What is fatigue?

Are you often exhausted, and not just after a workout? Do you lack spark during the day? Do you wake up tired and feeling rundown? You are likely suffering from fatigue – a feeling of weariness, tiredness, and lack of energy that doesn’t usually go away when you rest. Your lethargy, which can be lingering, exhaustive, and unproductive, could be caused by a number of factors.

How energy is made within the cells

To understand why you might be tired, it is important to know the basics of how cellular energy is produced. There are three energy systems that your body uses to create and maintain a steady supply of energy to get you through an 8-hour workday or an intense workout, or to simply pick up and tuck your kids into bed at night.

Every activity – from folding laundry to running sprints – requires adenosine triphosphate (ATP). Your body doesn’t store much ATP, so you constantly need to remake it. Starting a half marathon or getting up quickly to answer the doorbell? The speed and quantity for which ATP is needed for a movement, and the presence or absence of oxygen, dictates which energy system your body uses.

The Phosphagen-Creatine (PCr) system

You need energy, whether it’s picking up a child or sprinting a few steps to make a crosswalk light. Or maybe you are regularly lifting weights or splitting firewood with an ax. During this kind of short, intense activity, a large amount of power needs to be produced by the muscles, which creates a high demand for ATP. Creatine phosphate, which is creatine and a phosphate molecule, is stored in the muscles and required for this process; whereas carbohydrates, fat, and oxygen are not necessary. The PCr system is the fastest way to make and remake the energy that is used for an all-out movement that lasts up to about 10 seconds. But since there is a limited amount of stored creatine and ATP in our skeletal muscles, fatigue occurs rapidly thereafter.


For all-out exercise lasting 30 seconds to two minutes, glycolysis is the predominant energy system used. Glyco- (the prefix alludes to glycogen stored in muscles or carbohydrates from blood sugar) and -lysis (the suffix means to break down). Usually, purposeful exercise occurs in this timeframe – high-intensity exercises or interval exercises, like sprints, pull-ups, or weightlifting sets of 10 or more reps.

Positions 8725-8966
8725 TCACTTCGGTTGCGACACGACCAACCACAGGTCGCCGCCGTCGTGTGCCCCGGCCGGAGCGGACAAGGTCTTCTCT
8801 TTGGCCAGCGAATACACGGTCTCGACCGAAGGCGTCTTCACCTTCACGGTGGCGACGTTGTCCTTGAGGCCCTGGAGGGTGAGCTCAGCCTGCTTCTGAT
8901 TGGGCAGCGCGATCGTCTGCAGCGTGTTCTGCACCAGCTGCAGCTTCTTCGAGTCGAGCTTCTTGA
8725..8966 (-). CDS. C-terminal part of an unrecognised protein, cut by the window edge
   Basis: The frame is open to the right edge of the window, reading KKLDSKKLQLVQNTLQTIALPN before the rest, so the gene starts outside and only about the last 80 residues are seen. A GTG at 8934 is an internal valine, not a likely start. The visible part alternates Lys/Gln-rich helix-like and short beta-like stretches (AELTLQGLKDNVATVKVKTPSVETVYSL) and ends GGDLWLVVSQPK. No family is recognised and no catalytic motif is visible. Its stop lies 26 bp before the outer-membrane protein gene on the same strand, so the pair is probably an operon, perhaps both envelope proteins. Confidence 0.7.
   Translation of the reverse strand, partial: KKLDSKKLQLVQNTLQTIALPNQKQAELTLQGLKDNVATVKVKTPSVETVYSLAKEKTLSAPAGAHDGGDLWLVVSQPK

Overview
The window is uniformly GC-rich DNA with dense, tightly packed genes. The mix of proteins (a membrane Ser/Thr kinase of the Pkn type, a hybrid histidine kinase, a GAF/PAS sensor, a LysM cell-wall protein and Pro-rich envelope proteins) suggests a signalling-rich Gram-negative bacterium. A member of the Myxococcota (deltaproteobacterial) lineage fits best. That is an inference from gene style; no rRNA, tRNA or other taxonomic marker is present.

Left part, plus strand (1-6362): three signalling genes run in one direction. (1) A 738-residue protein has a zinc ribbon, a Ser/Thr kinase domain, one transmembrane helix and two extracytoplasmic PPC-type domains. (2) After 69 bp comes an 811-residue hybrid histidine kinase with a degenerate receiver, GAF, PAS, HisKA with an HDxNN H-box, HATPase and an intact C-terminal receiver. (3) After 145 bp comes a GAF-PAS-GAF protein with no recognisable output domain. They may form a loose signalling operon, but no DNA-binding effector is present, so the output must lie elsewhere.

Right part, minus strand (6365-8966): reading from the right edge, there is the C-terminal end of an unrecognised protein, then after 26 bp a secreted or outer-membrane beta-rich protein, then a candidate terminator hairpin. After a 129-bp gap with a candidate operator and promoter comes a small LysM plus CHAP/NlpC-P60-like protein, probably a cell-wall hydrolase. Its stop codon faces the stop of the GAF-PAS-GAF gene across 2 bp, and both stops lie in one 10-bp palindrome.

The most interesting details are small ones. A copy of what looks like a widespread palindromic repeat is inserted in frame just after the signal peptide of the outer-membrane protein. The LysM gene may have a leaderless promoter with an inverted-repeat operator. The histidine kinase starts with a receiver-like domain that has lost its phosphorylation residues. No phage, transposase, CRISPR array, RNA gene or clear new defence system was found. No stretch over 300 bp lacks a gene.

Although energy is created relatively quickly during glycolysis, it is not replenished as fast as the PCr system; but it is the second fastest way to make ATP. Typically, oxygen is not very plentiful when doing fast and intense movements for 30+ seconds, so lactate or lactic acid can build up in the muscles. When this happens, muscles can lose their ability to contract effectively, exercise intensity ultimately decreases, and fatigue commences.

Aerobic System

This energy system uses oxygen and supports lower intensity purposeful exercises and movements, which constitute the majority of demands all day long. The aerobic system uses a variety of reactions in pathways that support you when giving a presentation at work, walking around a fair with your kids, or completing household chores. It is also the energy-producing system in play when you are exercising at an intensity between that which allows you to easily hold a conversation and the point at which you are struggling to speak.

Although the aerobic system can provide longer-lasting energy, it is not used for quick bursts of energy. It uses blood sugar, muscle glycogen (stored sugar), and stored fat to create ATP via many chemical reactions. Fat provides exponentially more energy than sugar sources, thus sustaining this sub-maximal energy production for hours.

Many complex reactions are taking place in different parts of your cells to produce the energy you are using at this very moment. During these reactions, your body requires molecules like nicotinamide riboside, B vitamins, minerals, positively charged ions, and more, to support almost every step of these energy cycles – or energy cannot be made. Similarly, your body demands the macronutrients being used – calories from fats, proteins, or carbohydrates – or the body needs to make the substrates to support your activity.

What is causing my fatigue?